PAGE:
Todd Bumgardner, who farms 5,200 acres in Clark County, said his four-man crew is focusing more right now on cleanliness in his shop as they prepare machinery for the planting season on his fourth-generation farm in Pleasant Twp.
“The guys working ground are pretty much on a tractor every day for the duration from start to finish,” he said. “We’re not (sharing seats) so there’s not a lot to worry about with contamination on the steering wheel, the levers and buttons.
“My biggest deal is here we try to wipe the knobs down on the main shop door.”
They have not gone so far as to wipe down tools after each use, though that could change if anyone started showing symptoms of the coronavirus.
“I guess if it gets worse it could be a huge concern, but we don’t comingle a lot with other people,” Bumgardner said.
But don’t take that to mean he is not worried overall about the spread of the virus.
“There’s a lot of places that are shut down,” he said. “My fear is that when we get planting, we may run out of supplies. I mean if this deal gets serious, we may have trouble getting seed, we might have trouble getting fertilizer. These are unknown questions in the back of my mind.”
The farm supply chain was taken into account when state officials signed a stay-at-home order in March that exempts "essential" businesses, but these days change is a constant as the number of deaths and positive cases continues to rise around the state and beyond.
“We hope we are prepared, but until you have a scare like this you just don’t know,” he said. “We take a lot of things for granted. You know, ‘It’ll be fine. It will be there.’ This deal can be pretty scary in my eyes.”
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Champaign County Agriculture and Natural Resources Extension educator Amanda Douridas pointed out “social distancing” is not too hard for many farmers who run their own operations with few, if any, helpers, but there is a downside to having a small operation.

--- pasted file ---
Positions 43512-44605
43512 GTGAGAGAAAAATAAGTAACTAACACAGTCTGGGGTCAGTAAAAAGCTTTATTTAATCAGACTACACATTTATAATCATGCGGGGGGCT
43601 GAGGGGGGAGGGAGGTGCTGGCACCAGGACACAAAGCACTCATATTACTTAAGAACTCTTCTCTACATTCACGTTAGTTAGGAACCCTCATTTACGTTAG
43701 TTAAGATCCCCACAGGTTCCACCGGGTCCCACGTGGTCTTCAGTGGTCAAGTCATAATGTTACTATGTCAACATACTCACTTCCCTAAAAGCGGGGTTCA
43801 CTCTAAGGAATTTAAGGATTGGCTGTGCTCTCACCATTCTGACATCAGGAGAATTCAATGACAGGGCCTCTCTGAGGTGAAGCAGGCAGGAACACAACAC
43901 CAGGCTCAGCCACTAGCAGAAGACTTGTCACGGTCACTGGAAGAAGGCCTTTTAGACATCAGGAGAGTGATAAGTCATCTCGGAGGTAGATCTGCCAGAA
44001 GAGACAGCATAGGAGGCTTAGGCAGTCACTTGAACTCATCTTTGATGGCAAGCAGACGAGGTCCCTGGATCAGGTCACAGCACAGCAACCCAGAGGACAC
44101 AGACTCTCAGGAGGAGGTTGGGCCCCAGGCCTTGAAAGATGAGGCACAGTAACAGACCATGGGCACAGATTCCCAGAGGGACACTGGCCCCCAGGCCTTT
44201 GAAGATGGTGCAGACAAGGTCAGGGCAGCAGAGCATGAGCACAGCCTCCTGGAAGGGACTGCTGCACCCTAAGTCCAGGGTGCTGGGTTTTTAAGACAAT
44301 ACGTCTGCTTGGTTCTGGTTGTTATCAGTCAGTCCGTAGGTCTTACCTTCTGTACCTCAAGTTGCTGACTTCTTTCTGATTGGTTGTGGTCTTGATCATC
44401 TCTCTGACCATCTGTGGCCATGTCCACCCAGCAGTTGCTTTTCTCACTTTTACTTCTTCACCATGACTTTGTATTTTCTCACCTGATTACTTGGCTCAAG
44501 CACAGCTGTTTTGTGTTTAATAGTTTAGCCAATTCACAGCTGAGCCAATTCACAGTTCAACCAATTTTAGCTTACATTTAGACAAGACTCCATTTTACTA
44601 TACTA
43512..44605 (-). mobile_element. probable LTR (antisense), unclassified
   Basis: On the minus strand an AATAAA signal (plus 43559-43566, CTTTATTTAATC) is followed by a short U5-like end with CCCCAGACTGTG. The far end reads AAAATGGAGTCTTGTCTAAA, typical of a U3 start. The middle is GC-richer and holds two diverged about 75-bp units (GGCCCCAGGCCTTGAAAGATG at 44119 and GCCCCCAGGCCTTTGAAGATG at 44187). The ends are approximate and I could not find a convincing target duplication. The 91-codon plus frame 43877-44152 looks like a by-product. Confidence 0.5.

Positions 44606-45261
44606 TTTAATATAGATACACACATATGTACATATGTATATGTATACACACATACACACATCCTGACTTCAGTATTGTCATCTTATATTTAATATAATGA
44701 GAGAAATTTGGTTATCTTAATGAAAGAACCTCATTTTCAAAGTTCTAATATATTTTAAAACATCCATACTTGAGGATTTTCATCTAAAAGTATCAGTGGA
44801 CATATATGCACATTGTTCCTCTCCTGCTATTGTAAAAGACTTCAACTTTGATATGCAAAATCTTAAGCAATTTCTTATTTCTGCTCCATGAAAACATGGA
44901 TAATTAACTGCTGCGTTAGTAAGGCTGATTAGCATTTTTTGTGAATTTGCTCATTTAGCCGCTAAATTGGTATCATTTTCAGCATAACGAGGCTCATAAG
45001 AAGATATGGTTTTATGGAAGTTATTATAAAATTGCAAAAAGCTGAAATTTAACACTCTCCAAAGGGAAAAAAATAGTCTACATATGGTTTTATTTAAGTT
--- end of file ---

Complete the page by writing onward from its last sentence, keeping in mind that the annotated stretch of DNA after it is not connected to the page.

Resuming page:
“If a farmer does come down with COVID-19, then sometimes they’re the only one in their operation that know how to run the planter, so while it might not have a huge impact for the food supply, it’s going to put a lot of strain on that on our local farm family that that’s affecting,” she said.
“Usually the community’s pretty good about pulling through, but you know we’ve heard about these cases where people were in the hospital for a week or two at a time, and that could be their entire planting window for the season. That’s probably the biggest concern for farmers right now.”
As such, Ohio Farm Bureau director of communications Ty Higgins said safety is being stressed to its members even more than usual.
“This this just adds a whole new level of safety that farmers really need to adapt to quickly because being essential to the supply chain doesn’t mean that it’s business as usual,” Higgins said. “I think that we really have to focus on just how important agriculture is to society and keep that food supply system intact. What I mean by that is that if we have someone in a processing plant, for instance, that gets sick and maybe spreads the virus, we might have a processing plant with some issues with getting food processed.
“If your milk truck driver gets sick and can’t pick up your milk, you have to dump it. You lose revenue, and the supply chain loses that milk, so we really want to tell farmers all across Ohio and across the country to use those CDC guidelines. Use that six-foot spacing. Use that social distancing. Be smart about sanitation.”
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Higgins said he has heard of larger farm operations not letting employees share vehicles and equipment as they go about their typical day on the farm.
“I don’t care if it’s a dump truck or a pickup truck or a Bobcat, once they get into an implement, that’s theirs for the day,” Higgins said. “They wipe it down before they get into it, and they wipe it down when they get out of it for the day, and so all these cogs in the food supply wheel need to keep running in order to keep the store shelves stocked.”
While grain farmers might not work in close proximity to others on a typical day, the same cannot be said of those who grow so-called specialty crops – fruits and vegetables.
Douridas pointed out they must change more about their day-to-day dealings to promote preserving health for themselves and customers.
“They tend to have more employees that come in close contact with each other, I’d say, than corn and soybean farmers do just because they’re picking produce, handling it, things like that,” she said. “So they now have another added layer of employee management that they have to become aware of and get up to speed on.”